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Oil spill: Clean up operations continue in Algoa Bay

Clean-up operations are under way after an oil spill in Algoa Bay. File Picture

Clean-up operations are under way after an oil spill in Algoa Bay. File Picture

Published May 26, 2022


Cape Town - Clean up operations continue in Algoa Bay in the Eastern Cape after an oil spill on Monday during a ship-to-ship transfer.

According to a statement by the South African Maritime Safety Authority (Samsa), Transnet National Ports Authority (TNPA) and the Department of Forestry, Fisheries and Environment (DFFE), five oil recovery boats are being used to collect the oil.

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By Tuesday afternoon, all visible heavy oil had been collected while large patches of light oil sheen were spotted.

“A helicopter was used for aerial surveillance and to assist in directing the boats towards the oil sheen for collection; however due to rough sea conditions, the oil recovery was suspended by 3.35pm.

“The removal of the oiled “oil absorbent material” between the two vessels continued throughout the night.

“Aerial surveillance has been increased to two flights per day from Wednesday with a vessel launched with a small drone assisting with the clean-up operations and continuous aerial surveillance in the immediate area around the vessel.

“The DFFE offshore patrol vessel Sarah Baartman arrived in Algoa Bay and will be available to assist with clean-up operations if need be,” the statement read.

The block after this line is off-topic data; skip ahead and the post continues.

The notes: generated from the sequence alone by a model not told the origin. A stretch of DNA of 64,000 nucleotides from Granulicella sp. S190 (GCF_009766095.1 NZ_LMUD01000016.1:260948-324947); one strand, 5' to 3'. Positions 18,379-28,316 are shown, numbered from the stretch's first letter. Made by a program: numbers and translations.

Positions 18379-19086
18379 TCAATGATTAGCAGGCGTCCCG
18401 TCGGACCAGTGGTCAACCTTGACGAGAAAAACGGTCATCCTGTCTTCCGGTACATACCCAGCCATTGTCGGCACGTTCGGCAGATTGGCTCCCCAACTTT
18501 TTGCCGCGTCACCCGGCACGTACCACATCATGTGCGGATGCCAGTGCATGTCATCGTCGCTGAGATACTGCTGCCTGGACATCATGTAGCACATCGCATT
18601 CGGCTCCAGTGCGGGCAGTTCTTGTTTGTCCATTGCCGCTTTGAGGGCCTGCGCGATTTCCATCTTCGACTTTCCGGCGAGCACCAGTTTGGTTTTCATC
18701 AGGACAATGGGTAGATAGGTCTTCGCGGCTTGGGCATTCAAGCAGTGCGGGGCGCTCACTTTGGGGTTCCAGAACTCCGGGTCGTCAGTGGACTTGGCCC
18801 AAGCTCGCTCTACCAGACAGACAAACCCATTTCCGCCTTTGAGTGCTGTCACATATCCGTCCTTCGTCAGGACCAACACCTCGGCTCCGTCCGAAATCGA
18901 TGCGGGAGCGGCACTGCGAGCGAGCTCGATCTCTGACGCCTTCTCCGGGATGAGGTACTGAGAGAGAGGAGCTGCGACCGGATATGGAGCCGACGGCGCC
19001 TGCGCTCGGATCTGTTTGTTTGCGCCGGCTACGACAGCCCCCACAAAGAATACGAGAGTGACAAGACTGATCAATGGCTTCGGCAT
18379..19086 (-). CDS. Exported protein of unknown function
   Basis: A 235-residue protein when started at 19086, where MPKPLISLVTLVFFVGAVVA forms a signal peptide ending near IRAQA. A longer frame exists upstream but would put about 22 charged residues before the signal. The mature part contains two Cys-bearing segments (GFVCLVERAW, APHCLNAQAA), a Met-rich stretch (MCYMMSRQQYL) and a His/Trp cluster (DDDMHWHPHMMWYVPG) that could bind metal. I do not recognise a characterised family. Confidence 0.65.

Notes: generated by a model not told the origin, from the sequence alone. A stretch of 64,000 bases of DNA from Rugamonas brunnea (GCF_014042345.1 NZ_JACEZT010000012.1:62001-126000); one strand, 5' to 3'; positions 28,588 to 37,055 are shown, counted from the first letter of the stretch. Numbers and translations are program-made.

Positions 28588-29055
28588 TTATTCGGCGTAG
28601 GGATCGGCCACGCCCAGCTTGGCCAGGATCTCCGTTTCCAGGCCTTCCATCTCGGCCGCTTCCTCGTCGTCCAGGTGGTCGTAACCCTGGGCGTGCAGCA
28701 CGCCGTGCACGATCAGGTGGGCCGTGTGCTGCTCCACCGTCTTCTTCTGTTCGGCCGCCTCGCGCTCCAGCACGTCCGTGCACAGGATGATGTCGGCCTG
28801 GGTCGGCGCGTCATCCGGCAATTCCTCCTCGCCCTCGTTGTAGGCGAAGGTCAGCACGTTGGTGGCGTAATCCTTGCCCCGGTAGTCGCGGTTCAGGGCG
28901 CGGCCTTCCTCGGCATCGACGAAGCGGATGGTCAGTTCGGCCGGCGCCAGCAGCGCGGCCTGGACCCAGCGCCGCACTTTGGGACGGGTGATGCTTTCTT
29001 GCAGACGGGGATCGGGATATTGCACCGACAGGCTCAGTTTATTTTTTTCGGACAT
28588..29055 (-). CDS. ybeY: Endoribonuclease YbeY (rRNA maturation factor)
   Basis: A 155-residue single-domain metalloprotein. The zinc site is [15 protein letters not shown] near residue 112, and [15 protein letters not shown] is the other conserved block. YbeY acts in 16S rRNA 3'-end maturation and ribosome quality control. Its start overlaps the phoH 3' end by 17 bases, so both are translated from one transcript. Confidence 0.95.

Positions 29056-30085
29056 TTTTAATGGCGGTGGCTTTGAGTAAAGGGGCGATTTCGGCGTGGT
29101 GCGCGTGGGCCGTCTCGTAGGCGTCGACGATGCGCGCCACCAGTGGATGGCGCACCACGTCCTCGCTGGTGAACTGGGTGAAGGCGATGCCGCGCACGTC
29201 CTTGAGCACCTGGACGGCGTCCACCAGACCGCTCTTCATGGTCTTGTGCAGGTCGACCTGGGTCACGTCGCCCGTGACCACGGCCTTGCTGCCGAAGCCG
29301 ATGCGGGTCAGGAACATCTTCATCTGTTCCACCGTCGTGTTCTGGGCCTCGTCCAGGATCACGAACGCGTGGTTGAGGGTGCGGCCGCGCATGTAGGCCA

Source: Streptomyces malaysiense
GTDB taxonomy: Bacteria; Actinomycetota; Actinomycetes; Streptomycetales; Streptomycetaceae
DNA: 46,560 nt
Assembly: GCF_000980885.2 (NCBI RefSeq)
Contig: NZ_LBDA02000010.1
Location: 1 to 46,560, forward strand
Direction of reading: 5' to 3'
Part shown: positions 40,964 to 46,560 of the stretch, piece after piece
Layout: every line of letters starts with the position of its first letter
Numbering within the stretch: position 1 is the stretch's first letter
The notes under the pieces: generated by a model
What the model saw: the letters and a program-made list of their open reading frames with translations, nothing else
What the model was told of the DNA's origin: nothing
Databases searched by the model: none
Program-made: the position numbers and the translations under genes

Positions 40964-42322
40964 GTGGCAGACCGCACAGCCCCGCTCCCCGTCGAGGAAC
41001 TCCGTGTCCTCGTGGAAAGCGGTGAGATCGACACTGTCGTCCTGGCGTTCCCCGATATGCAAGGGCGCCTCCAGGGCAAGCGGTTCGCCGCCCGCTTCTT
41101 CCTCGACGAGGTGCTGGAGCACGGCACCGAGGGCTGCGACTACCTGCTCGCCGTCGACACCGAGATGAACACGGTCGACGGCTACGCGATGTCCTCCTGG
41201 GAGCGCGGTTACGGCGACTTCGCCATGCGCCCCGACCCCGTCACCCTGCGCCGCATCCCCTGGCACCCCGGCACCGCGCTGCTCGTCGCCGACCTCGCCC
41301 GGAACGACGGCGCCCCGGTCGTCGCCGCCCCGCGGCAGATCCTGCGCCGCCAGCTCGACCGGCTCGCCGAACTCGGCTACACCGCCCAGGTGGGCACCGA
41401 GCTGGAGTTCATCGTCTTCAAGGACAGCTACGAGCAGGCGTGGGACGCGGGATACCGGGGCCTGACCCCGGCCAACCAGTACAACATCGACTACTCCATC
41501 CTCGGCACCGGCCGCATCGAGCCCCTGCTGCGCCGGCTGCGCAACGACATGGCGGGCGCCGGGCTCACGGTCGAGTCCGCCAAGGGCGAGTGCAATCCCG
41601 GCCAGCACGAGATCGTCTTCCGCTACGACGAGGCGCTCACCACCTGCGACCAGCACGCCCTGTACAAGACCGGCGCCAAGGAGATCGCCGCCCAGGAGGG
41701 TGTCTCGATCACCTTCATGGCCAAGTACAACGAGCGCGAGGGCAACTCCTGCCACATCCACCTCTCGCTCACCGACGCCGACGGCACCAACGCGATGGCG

It further stated an oil spill modelling provided by the International Tanker Owners Pollution Federation (ITOPF) indicates the oil will not impact the Swartkop River nor beaches in the metro, however, it will drift towards the beaches of Woody Cape.

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No oiled birds or wildlife have been spotted this far, but members of the public are requested not to approach or try to capture any affected wildlife but rather contact Sanparks or the Southern African Foundation for the Conservation of Coastal Birds (Sanccob) Gqeberha at Cape Recife Nature Reserve on 063 942 4702.

Rangers have been placed at St Croix Island to assist in monitoring and capturing birds and other affected wildlife.

“It is fortunate that the last full-scale joint industry-government oil spill response deployment exercise was held in Cape Town on May 12 to 13 where the National Oil Spill Response Plan was tried and tested.

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“This exercise helped considerably to ensure that the response for the spill in Algoa Bay was managed in the best possible manner and allowed for the quick deployment of resources to contain the spread of the oil and oil spill modelling,” the agencies said.

The exact quantity of the oil spilt is still under investigation.

Bunkering operations remain suspended at Algoa Bay and an investigation to ascertain the cause of the spillage is under way.

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